Am J Respir Crit Care Med. 2022 Jun 9. doi: 10.1164/rccm.202110-2418OC. Online ahead of print.
BACKGROUND: The relationship between eczema, wheeze/asthma and rhinitis is complex, and epidemiology and mechanisms of their comorbidities is unclear.
OBJECTIVE: To investigate within-individual patterns of morbidity of eczema, wheeze and rhinitis from birth to adolescence/early adulthood.
METHODS: We investigated onset/progression/resolution of eczema, wheeze and rhinitis using descriptive statistics, sequence mining and Latent Markov modelling (LMM) in four population-based birth cohorts. We used logistic regression to ascertain if early-life eczema or wheeze, or genetic factors (filaggrin mutations and 17q21 variants), increase the risk of multimorbidity.
RESULTS: Single conditions, although the most prevalent, were observed significantly less frequently than by chance. There was considerable variation in the timing of onset/remission/persistence/intermittence. Multimorbidity of eczema+wheeze+rhinitis was rare, but significantly over-represented (3-6 times more often than by chance). Although infantile eczema was associated with subsequent multimorbidity, most children with eczema (75.4%) did not progress to any multimorbidity pattern. FLG mutations and rs7216389 were not associated with persistence of eczema/wheeze as single conditions, but both increased the risk of multimorbidity (FLG by 2-3-fold, rs7216389 risk variant by 1.4-1.7-fold). LMM revealed 5 latent states (No disease/low risk; Mainly eczema; Mainly Wheeze; Mainly rhinitis; Multimorbidity). The most likely transition to Multimorbidity was from Eczema state (0.21). However, although this was one of the highest transition probabilities, only 1/5 of those with eczema transitioned to multimorbidity.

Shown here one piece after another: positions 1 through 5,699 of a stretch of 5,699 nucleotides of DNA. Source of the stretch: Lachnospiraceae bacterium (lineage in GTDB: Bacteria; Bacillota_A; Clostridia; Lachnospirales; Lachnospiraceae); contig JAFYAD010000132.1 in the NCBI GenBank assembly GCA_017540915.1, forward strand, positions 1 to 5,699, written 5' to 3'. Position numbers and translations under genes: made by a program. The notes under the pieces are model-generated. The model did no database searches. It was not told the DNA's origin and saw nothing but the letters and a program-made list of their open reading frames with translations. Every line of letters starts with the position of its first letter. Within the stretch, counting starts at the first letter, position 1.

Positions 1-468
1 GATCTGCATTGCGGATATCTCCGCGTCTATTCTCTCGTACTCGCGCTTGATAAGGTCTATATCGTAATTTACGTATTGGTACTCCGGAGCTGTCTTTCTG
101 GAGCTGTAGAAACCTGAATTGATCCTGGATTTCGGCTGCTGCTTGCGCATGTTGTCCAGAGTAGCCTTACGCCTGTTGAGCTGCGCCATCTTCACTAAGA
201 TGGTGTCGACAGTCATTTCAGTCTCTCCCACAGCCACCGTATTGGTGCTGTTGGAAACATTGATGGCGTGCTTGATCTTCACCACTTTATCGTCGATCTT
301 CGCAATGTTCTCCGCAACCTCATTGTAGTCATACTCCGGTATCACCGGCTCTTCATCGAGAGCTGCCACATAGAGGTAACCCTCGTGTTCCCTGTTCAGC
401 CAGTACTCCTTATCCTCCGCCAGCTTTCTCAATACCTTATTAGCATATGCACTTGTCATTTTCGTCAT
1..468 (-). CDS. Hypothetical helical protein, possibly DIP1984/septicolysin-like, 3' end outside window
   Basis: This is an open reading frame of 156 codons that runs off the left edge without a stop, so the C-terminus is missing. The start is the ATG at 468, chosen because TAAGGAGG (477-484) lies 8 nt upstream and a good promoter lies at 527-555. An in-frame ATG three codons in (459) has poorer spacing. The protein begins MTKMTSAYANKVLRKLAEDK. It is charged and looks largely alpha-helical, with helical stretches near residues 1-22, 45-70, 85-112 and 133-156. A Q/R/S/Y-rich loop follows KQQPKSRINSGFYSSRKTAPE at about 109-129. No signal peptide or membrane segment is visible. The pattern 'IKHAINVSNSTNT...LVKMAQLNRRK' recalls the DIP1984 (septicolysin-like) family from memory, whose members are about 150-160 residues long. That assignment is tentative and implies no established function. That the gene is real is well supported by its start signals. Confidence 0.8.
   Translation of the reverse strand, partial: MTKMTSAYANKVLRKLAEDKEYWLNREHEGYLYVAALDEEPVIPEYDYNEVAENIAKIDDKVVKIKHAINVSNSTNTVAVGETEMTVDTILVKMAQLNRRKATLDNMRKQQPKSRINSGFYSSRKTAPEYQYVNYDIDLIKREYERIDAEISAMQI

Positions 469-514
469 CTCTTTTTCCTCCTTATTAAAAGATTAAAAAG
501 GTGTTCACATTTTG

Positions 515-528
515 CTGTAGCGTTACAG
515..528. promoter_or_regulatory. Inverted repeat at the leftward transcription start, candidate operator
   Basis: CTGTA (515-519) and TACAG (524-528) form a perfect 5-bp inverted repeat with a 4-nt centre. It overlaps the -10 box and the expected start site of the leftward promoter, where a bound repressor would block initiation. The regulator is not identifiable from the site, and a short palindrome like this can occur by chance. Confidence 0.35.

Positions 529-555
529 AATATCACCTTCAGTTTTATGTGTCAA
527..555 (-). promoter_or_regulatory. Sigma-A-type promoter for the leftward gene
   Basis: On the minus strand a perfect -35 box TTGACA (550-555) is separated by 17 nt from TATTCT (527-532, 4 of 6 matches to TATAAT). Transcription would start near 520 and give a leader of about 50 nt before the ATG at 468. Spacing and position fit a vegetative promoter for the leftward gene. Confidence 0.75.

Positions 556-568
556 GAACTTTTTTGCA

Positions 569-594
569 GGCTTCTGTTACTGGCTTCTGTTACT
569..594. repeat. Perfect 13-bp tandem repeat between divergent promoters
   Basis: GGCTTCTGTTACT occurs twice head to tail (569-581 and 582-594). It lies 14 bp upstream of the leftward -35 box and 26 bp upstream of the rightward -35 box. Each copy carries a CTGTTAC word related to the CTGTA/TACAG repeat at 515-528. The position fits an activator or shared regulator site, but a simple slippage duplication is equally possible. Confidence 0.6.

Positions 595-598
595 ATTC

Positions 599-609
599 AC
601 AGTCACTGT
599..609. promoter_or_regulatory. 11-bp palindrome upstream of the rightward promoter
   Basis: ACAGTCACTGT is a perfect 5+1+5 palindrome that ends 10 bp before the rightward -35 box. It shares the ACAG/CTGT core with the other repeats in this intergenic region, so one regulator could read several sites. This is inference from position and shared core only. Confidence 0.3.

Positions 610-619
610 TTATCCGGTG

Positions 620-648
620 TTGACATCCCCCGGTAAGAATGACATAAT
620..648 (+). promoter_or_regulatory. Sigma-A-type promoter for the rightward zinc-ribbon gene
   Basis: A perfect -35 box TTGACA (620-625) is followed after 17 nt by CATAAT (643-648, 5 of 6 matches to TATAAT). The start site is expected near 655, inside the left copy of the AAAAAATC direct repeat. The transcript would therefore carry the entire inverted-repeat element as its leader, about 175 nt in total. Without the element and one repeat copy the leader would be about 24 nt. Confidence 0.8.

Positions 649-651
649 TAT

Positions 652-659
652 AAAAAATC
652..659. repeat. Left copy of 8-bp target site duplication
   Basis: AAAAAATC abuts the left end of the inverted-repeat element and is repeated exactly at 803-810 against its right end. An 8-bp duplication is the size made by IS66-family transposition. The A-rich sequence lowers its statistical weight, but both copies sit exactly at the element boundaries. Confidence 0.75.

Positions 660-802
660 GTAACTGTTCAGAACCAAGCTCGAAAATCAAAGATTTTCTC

CONCLUSIONS: Atopic diseases fit a multimorbidity framework, with no evidence for sequential “atopic march” progression. The highest transition to multimorbidity was from eczema, but most children with eczema (>three quarters) had no comorbidities.